Companies are saturated with attempts to implement all new technological devices and “systems.” Seldom does this support the concept of shareholder value even though it creates excitement and “oohs-ahs” among the employees. Stop wasting stockholders money on excessive use of technologies.
- Executives must force the mastery of the business fundamentals in all departments. Trying to implement new technological solutions is almost always a waste of money if the underlying fundamentals are not in place. For example, many companies have failed miserably at the use of computer systems… because they never established internal disciplines focusing on the quality of input data. Nothing is more fundamental to interpretation of computer reports then the accuracy of input data. Yet, most companies put little effort into this, even though they put great effort into the spending of money on technological solutions… which can never work without first mastering of the fundamentals.
- Executives must become their “own person.” Madison Avenue techniques have been applied to the selling of technology and management direction so much that executives now respond to glamorized hypes in books, literature and from technology sales people much the way children respond to Saturday morning TV commercials. Executives must learn to determine the difference between potential benefits of new initiatives and just the “oohs-ahs” of the initiatives. To do this, an executive will have to go back to the first item on this list – and drop down to an additional level of detail so as not to get tricked by the internal special interest groups.
- Finally, executives must work to establish a culture which sustains itself. It is true that the term “corporate culture” has been over-used in the last decade. Yet, the establishment of a business culture which carries on the goals and desires of the CEO cannot be overlooked or discounted. It is the corporate culture which constantly tests the ethics, morality and legality of decisions at all levels of the organization. Because a CEO’s life within an organization is relatively short, some legacy must (and should) be left. This legacy is normally a “corporate culture.”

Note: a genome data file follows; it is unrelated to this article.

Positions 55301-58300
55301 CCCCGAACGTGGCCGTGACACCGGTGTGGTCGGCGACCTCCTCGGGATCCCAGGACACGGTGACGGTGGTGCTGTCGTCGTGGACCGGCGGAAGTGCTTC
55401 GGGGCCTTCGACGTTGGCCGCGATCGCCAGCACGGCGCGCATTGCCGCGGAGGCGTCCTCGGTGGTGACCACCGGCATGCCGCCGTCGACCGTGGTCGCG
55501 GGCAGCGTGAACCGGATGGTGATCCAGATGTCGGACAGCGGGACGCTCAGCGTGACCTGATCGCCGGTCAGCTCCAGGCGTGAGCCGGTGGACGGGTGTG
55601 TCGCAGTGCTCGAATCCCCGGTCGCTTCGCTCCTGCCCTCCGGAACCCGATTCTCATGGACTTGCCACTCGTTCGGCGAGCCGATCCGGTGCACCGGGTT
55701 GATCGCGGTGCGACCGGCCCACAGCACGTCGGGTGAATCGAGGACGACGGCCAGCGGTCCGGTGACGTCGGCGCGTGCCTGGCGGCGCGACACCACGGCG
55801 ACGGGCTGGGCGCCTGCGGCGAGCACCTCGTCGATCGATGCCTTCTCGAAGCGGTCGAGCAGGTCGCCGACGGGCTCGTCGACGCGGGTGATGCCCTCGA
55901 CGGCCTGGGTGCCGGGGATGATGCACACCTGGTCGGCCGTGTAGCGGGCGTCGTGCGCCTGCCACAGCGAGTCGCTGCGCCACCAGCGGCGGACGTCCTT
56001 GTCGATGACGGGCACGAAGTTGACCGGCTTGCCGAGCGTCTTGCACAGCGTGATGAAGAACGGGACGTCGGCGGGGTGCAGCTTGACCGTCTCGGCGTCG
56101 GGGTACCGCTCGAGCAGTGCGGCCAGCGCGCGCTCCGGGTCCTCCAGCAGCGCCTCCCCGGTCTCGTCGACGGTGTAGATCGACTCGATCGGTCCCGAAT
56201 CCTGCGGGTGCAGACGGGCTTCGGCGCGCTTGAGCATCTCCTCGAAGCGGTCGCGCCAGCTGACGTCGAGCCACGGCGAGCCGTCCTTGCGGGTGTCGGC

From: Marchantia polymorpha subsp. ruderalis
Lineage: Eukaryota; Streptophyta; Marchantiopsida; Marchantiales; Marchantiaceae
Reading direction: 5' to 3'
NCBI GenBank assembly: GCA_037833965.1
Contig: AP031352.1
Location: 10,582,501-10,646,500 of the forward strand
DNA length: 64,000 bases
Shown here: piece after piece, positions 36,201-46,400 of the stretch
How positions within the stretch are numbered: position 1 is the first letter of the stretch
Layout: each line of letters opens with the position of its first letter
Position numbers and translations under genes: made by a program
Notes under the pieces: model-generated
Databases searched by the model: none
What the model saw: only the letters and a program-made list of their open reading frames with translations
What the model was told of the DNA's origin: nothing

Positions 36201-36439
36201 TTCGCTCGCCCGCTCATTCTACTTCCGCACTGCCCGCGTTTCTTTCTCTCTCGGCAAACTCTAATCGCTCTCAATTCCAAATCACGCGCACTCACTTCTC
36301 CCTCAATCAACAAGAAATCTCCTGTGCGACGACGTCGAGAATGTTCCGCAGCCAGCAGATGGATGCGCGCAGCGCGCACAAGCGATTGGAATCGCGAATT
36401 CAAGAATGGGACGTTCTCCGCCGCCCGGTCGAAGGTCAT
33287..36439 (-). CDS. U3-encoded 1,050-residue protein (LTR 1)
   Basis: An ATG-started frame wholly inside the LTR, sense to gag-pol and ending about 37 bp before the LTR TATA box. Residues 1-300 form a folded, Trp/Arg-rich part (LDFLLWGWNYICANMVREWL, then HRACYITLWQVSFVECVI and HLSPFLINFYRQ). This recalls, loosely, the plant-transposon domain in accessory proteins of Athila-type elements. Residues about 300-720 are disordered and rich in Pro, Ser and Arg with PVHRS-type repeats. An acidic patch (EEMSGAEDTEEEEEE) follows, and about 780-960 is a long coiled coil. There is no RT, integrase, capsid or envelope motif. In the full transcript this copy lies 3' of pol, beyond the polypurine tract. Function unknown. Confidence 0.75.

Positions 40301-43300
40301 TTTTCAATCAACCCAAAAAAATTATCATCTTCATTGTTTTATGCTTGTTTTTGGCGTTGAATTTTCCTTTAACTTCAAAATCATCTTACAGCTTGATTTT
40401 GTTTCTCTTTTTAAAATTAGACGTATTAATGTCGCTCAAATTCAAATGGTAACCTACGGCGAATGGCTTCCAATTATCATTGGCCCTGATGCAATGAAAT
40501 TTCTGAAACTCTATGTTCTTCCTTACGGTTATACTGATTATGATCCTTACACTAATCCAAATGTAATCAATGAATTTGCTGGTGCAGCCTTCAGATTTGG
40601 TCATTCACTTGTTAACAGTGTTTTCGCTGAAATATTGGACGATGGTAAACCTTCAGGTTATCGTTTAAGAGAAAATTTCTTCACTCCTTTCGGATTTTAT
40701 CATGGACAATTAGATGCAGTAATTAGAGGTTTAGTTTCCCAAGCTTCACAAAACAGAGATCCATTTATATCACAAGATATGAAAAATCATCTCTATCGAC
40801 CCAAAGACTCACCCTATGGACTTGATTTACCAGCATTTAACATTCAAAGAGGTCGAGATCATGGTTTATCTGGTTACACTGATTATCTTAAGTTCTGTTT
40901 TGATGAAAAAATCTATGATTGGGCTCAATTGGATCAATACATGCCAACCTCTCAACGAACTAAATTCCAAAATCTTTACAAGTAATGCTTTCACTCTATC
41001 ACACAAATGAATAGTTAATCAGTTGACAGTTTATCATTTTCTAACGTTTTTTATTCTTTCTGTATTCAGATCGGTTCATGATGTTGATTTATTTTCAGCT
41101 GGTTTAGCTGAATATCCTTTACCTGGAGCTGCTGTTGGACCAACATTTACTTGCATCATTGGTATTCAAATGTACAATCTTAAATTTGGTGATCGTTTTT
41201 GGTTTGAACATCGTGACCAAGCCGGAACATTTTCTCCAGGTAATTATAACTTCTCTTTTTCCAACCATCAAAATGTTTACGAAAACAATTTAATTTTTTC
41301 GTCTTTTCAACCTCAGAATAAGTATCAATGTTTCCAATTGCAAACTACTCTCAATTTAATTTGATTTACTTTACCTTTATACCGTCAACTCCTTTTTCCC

A firm-but-fair executive can leave behind an organization that stresses straight talk between employees and managers and fairness between all. A CEO who is of the “decisionless ” type can leave behind an organization that finds it’s difficult to make tough decisions when they need to be made. A 10:00 am-until-3:00 PM senior executive can leave behind a lethargic organization that finds it impossible to make any important decisions in anything close to a timely manner.
The point about corporate culture is a straightforward one. It is the corporate culture that ends up being the corporate institution or corporate religion. And as many rising executives have discovered, it is tough to change old institutions… good or bad.
For example, many rising stars have been frustrated when they present their ideas. Often they are greeted with a co-worker or a superior commenting, “but we have never done it that way before…” Though the rising star gets frustrated at these comments, he or she must recognize that the superior just described an institution. Institutions are hard to change. And since we cannot change this fact, we should try to create positive institutions, which are hard to change in the future.
If leaders believe decisions should be made more rapidly and communicated more thoroughly, then leaders must begin to establish the management procedures and processes which will result in the institutionalizing of the new decision making process. Just think, if a new and untrained employee wanted to change something good to something bad and was prohibited because, “it has never been done that way (bad)…” then, the institution turns into a positive one which keeps the rising stars from violating principles of good management and decision making.
Though much can be written (and indeed, has been written) about all the possible techniques for managerial improvement, these items are certainly very important. Though they deal at a high level, they are essential to the modern CEO’s mentality. Consider these… master these… practice these… and all other ideas from all other books and all other sources will be easy to implement.
- Eliminate levels of management and the ideas you read in the management books will implement faster than you could ever believe.
- Train your people in a formal manner and new management cultures will more easily establish themselves and be more easily sustainable over the long haul.
- Concentrate on the fundamentals and you may even discover you don’t need to spend money on all of the technology.
Get back to the business of running a business, eliminate parochial politics and build a shareholder-oriented company.